Multi Search Engine Enhancement Using Design Patterns

Before reading it might be worth having a look at my previous post on this mini project, the current structure looks like this:

Current Class Structure

As you can see it is fairly straight forward to plugin your own SearchEngine implementation, either by taking advantage of the AbstractSearchEngine or by implementing the ISearchEngine interface.

In both cases the client wanting to plugin their custom searchengine implementation only needs to concentrate on writing code to extract search results from the searchengine they are querying.

One of the problems at the moment is that the searches are performed synchronously which could potentially make the UI un-responsive if the query takes a while, this is a big no-no, so ideally I would like to make the calls asynchronously and then the UI (or any other listening object) can be notified when results are returned.

We could start by making some changes to the structure:

Updated Structure V1

Now we have introduced a new method SearchAsync and also a new event SearchCompleted we have also introduced the same to the AbstractSearchEngine class, there are some issues with these changes:

  1. This could be a first sign of polluting an interface unrelated responsibility – Any client who wants to plug in their own searchengine cannot just concentrate on implementing code to bring back results from a searchengine, they must now implement a asynchronous searching strategy.
  2. Using this approach as stated above we have made it the clients responsibility to add the asynchronous code this could bring about some issues such as the client just not bothering and instead just making a synchronous call to the searchengine or badly implemented asynchronous code that may use threading badly.
  3. There may already be quite a few implemented searchengines that rely on this interface by making this change we are breaking there compatibility with ISearchEngine for a change that may not be affecting them at all

We need to think of another way… We already have a nicely defined ISearchEngine interface which we know we can call into and it will bring back results and allow us to navigate those results, the only thing we are adding is the extra behaviour to perform the calls asynchronously ideally we would like to add this behaviour without effecting what we have already! Enter Decorator stage right ๐Ÿ™‚

The intent of the decorator is to add behaviour dynamically to existing objects which is what were after, So lets come up with an alternative structure:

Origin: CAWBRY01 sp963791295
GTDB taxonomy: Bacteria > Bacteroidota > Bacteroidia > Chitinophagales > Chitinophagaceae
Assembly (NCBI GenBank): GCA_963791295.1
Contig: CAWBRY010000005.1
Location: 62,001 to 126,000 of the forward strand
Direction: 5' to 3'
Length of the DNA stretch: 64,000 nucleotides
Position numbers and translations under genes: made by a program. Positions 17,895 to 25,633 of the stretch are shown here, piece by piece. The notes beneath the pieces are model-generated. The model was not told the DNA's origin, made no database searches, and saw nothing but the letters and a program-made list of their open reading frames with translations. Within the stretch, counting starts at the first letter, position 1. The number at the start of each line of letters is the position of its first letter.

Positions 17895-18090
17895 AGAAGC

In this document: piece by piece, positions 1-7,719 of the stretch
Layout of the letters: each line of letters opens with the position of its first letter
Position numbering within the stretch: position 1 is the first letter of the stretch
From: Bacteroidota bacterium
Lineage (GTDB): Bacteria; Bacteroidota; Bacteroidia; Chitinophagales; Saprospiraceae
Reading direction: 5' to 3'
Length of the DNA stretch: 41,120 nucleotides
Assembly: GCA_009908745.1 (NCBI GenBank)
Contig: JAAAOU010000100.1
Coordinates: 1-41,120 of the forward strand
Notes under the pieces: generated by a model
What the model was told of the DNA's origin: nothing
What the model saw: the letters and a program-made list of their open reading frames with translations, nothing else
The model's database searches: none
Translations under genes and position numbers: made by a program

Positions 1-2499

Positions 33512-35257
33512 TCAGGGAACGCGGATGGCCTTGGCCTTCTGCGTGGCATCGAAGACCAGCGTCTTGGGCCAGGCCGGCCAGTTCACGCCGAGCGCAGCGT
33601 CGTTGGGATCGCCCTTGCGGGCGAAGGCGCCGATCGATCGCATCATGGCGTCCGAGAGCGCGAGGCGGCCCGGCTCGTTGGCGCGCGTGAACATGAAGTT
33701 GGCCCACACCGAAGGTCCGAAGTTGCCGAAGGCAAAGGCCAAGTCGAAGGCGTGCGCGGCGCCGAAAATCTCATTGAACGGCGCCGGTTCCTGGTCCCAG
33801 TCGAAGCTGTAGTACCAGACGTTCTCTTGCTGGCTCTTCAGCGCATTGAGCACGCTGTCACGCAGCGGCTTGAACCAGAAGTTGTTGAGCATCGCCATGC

Updated Structure V2

We now have a brand new class irrelevant fields have been omitted which takes the ISearchEngine in its constructor in most cases this new class will delegate calls straight through to the decorated class however if a search is in progress it needs to take other actions. Using TDD I came up with the class below:

public class AsyncSearchEngineDecorator : ISearchEngine
{
 private delegate void PagingDelegate();
 private delegate void SearchingDelegate(string SearchString);

	private ISearchEngine decoratedSearchEngine;
 private volatile bool resultsReturned = false;
 private readonly object locker = new object();

	public event EventHandler SearchComplete;

	private void SetResultsReturnedTo(bool value)
 {
 	lock (locker)
 	{
 		resultsReturned = value;
 	}
 }

	private bool ResultsReturnedValue()
 {
 	lock (locker)
 	{
 		return resultsReturned;
 	}
 }

	public AsyncSearchEngineDecorator(ISearchEngine searchEngineToDecorate)
 {
 	if (searchEngineToDecorate == null)
 		throw new ArgumentNullException("searchEngineToDecorate", "searchEngineToDecorate cannot be null");

		this.decoratedSearchEngine = searchEngineToDecorate;
 }

	public void Search(string searchText)
 {
 	SetResultsReturnedTo(false);

		PerformAsync(new SearchingDelegate(delegate(string text)
 	{
 		decoratedSearchEngine.Search(text);
 	}), new object[] {searchText});
 }

	private void RaiseSearchComplete()
 {
 	if (SearchComplete != null)
 		SearchComplete(this, EventArgs.Empty);
 }

	public string Name
 {
 	get { return decoratedSearchEngine.Name; }
 }

	public bool HasResults
 {
 	get {
 		if (ResultsReturnedValue())
 			return decoratedSearchEngine.HasResults;
 		else
 			return false;
 	}
 }

	public IList Results
 {
 	get {
 		if (ResultsReturnedValue())
 			return decoratedSearchEngine.Results;
 		else
 			return new List();
 	}
 }

	public void NextPage()
 {
 	if (ResultsReturnedValue())
 	{
 		PerformAsync(new PagingDelegate(delegate
 		{
 			decoratedSearchEngine.NextPage();
 		}));
 	}
 	else
 		RaisePagingWhileSearchInProgressException("NextPage");
 }

	public void PreviousPage()
 {
 	if (ResultsReturnedValue())
 	{
 		PerformAsync(new PagingDelegate(delegate
 		{
 			decoratedSearchEngine.PreviousPage();
 		}));
 	}
 	else
 		RaisePagingWhileSearchInProgressException("PreviousPage");
 }

	private static void RaisePagingWhileSearchInProgressException(string method)
 {
 	throw new InvalidOperationException(string.Format("{0} cannot be called while search is in progress", method));
 }

	public int PageSize
 {
 	get
 	{
 		return decoratedSearchEngine.PageSize;
 	}
 	set
 	{
 		decoratedSearchEngine.PageSize = value;
 	}
 }

	public int CurrentPage
 {
 	get {
 		if (ResultsReturnedValue())
 			return decoratedSearchEngine.CurrentPage;
 		else
 			return -1;
 	}
 }

	private void PerformAsync(Delegate action)
 {
 	PerformAsync(action, null);
 }

	private void PerformAsync(Delegate action, object[] args)
 {
 	SetResultsReturnedTo(false);

		ThreadPool.QueueUserWorkItem(delegate
 	{
 		action.DynamicInvoke(args);
 		SetResultsReturnedTo(true);